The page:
MAN CITY VS WATFORD

first_imgMAN CITY (4-2-3-1)HART, SAGNA, KOMPANY, MANGALA, KOLAROV, NAVAS, FERNANDINHO, TOURE, STERLING, SILVA, AGUEROWATFORD (4-2-3-1)DEENEY, JURADO, IGHALO, ANYA,BEHRAMI, CAPOUE,HOLEBAS, CATHCART, PRODL, NYOM, GOMESManchester City are bidding to set a new club record 10th win in a row against Watford after securing a third straight victory of the season at Everton last Sunday.That was the club’s ninth successive three points following on from their six wins at the end of last season, equalling a record of top-flight wins set in 1912.City last lost on April 12, at Manchester United, and were last beaten at the Etihad Stadium on January 18, by Arsenal.Watford, by contrast, are also unbeaten but are the only team in the Premier League to have drawn all three games. In Sunday’s goalless draw with Southampton, they failed to have a shot on target, with 13 attempts either blocked or off target.They have visited Manchester City just six times previously in the league, drawing one and winning two, most recently in April 1987. In their only previous Premier League visit, in December 2006, they drew 0-0.Since then, Watford have returned twice in the FA Cup, losing both and conceding seven goals.City will miss Pablo Zabaleta for up to a month with a serious knee injury while Watford are without Lloyd Doyley and Joel Ekstrand.last_img read more

Christmas `star’ may have been 3 planets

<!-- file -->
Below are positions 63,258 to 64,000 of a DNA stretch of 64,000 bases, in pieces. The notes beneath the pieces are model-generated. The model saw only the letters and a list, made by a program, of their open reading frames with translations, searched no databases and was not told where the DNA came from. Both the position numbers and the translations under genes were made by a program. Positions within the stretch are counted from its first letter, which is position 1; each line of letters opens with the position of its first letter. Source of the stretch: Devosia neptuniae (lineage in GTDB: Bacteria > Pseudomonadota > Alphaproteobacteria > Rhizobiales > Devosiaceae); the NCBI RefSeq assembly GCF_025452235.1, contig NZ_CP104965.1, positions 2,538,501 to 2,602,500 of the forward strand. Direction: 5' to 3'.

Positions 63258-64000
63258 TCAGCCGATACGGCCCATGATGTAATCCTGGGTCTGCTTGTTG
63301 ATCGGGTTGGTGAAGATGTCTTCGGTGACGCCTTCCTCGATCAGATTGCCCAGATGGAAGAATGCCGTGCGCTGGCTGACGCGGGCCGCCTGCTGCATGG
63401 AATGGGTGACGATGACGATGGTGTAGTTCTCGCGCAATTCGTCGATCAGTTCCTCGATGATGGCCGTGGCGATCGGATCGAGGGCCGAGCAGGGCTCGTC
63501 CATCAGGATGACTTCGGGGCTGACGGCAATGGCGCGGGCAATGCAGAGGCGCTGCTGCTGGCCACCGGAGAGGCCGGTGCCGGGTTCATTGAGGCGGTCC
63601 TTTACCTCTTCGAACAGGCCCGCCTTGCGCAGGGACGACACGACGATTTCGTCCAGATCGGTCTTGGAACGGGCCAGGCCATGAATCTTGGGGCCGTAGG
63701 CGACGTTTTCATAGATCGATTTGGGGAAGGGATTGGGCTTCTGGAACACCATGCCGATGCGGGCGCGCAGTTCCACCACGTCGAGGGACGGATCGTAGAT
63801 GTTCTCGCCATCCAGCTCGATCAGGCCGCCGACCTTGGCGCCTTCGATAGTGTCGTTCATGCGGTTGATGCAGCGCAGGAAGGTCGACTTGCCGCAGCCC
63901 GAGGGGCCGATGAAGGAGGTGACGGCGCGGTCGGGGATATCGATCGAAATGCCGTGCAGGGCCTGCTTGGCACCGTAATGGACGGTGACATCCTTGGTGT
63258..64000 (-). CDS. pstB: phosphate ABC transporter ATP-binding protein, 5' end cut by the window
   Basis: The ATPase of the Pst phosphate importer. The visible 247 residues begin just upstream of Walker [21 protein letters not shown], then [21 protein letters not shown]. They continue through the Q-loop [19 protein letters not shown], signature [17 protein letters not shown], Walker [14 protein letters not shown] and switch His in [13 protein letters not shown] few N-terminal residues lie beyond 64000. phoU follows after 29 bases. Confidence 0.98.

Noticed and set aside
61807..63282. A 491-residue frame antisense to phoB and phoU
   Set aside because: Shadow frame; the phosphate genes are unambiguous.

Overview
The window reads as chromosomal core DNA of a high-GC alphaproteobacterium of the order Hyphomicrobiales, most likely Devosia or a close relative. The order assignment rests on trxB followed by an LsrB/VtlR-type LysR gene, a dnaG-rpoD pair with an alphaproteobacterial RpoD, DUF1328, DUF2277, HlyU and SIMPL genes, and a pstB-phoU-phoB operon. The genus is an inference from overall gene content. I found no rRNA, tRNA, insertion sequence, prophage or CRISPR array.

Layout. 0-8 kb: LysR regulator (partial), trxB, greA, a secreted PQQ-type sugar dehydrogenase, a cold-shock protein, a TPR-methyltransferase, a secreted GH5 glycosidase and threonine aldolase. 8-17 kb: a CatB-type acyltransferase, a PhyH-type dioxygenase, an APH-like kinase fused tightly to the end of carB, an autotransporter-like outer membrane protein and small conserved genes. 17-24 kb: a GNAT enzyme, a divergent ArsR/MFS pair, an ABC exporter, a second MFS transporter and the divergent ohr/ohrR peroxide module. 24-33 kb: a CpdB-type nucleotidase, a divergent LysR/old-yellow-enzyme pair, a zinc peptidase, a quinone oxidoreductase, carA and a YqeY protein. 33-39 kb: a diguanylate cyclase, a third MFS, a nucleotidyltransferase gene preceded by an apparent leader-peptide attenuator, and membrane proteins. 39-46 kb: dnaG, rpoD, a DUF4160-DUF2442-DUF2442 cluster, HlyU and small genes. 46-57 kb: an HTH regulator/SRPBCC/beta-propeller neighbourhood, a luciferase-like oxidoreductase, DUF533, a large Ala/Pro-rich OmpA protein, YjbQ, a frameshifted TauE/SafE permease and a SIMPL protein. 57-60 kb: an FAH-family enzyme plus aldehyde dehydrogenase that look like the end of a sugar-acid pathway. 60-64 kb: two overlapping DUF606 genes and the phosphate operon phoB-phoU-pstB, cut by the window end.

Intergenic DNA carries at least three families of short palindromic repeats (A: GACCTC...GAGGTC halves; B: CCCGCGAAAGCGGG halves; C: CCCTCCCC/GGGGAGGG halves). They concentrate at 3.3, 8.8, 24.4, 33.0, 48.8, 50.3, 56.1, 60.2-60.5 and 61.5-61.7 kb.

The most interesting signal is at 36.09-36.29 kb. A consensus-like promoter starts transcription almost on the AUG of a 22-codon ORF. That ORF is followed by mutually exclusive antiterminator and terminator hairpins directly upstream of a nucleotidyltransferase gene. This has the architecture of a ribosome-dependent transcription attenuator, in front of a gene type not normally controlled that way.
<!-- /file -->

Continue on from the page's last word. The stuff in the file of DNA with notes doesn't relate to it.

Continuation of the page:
first_imgMathews believes that means the Christmas star could have appeared anywhere from 8 to 4 B.C. Among the characteristics written about the star was that it appeared before sunrise and that it appeared to “rest in the sky.” Mathews also found writings from Korean and Chinese astronomers of an event about 4 B.C. that described a comet with no tail that didn’t move. Using that set of facts, Mathews found several possibilities, including supernovas, novas and planetary alignments. Mathews found two possible supernovas in the right period, but said one was probably too low on the horizon to be seen. The other supernova is known as Kes 75. But it was 60,000 light years away and may not have been particularly spectacular. “There’s no real convincing evidence this happened right at 2000 years ago, but it could be in the range of being right because it’s in the right location,” he said. He also found a number of nova that also could have been the Christmas star. The one he thinks is the most likely candidate is known as Nova Aquilae V603. The problem with novas and comets, though, is that they were believed in ancient times to be a sign of disaster, not a portent of good things to come. For that reason, Mathews believes the Christmas star is most likely an alignment of planets. He said there are three likely times for this: Feb. 20, 6 B.C., when Mars, Jupiter and Saturn aligned in the constellation Pisces. April 17, 6 B.C., when the sun, Jupiter, the moon and Saturn aligned in the constellation Aries while Venus and Mars were in neighboring constellations. June 17, 2 B.C., when Jupiter and Venus were closely aligned in Leo. Mathews believes the April 17, 6 B.C., alignment is the most likely candidate. It makes sense because he believes the wise men were Zoroastrian astrologers who would have recognized the planetary alignment in Aries as a sign a powerful leader was born. Unless a document is discovered that allows historians to more accurately estimate exactly when Jesus was born, it will be impossible to say what caused the light with absolute certainty, Mathews said. “I think it would take more of a historical reference more than an astrophysics,” he said. “There are plenty of strong opinions out there. I think this is as good as you can do for now.”160Want local news?Sign up for the Localist and stay informed Something went wrong. Please try again.subscribeCongratulations! You’re all set! SOUTH BEND, Ind. – It’s long been a puzzle for Christian astronomers, and now a professor from the University of Notre Dame thinks he has it figured out – almost, anyway. His quest: discovering just what “the star in the East” was that led wise men to travel to Bethlehem 2,000 years ago. As a theoretical astrophysicist, Grant Mathews had hoped the answer would be spectacular – something like a supernova. But two years of research have led him to a more ordinary conclusion. The heavenly sign around the time of the birth of Jesus Christ was likely an unusual alignment of planets, the sun and the moon. Not a lot was written about the star in the Bible. In the Gospel of Matthew it says: “Where is he who has been born king of the Jews? For we have seen his star in the East, and have come to worship him.” AD Quality Auto 360p 720p 1080p Top articles1/5READ MORECoach Doc Rivers a “fan” from way back of Jazz’s Jordan ClarksonThe star, though, has long been immortalized in Christmas songs, plays and movies. Astronomers, theologians and historians for hundreds of years have been trying to determine exactly which star might have inspired the biblical writing. German astronomer Johannes Kepler proposed in 1604 that the “star” was really a conjunction of the planets Mars, Jupiter and Saturn in 7 B.C. The advantage Mathews has over Kepler and others who have pondered the question is that he had access to NASA’s databases. “In principle, we can see any star that was ever made from the beginning of time if we knew where to look. So the question is, could we find a star that could be a good candidate for what showed up then?” he said. Mathews found several possibilities. He began by posing three questions he would ask when trying to find the answer to any astronomical event: When did it occur? What were its characteristics? Did anyone else see it? The Gospel of Matthew indicates Jesus was born in Bethlehem when Herod was king. Roman historian Flavius Josephus wrote that Herod died after an eclipse of the moon before the Passover. Mathews said among the possibilities are 6 B.C., 5 B.C., 1 B.C. or 1 A.D. The star could have appeared up to two years before the wise men arrived in Jerusalem, he said. last_img read more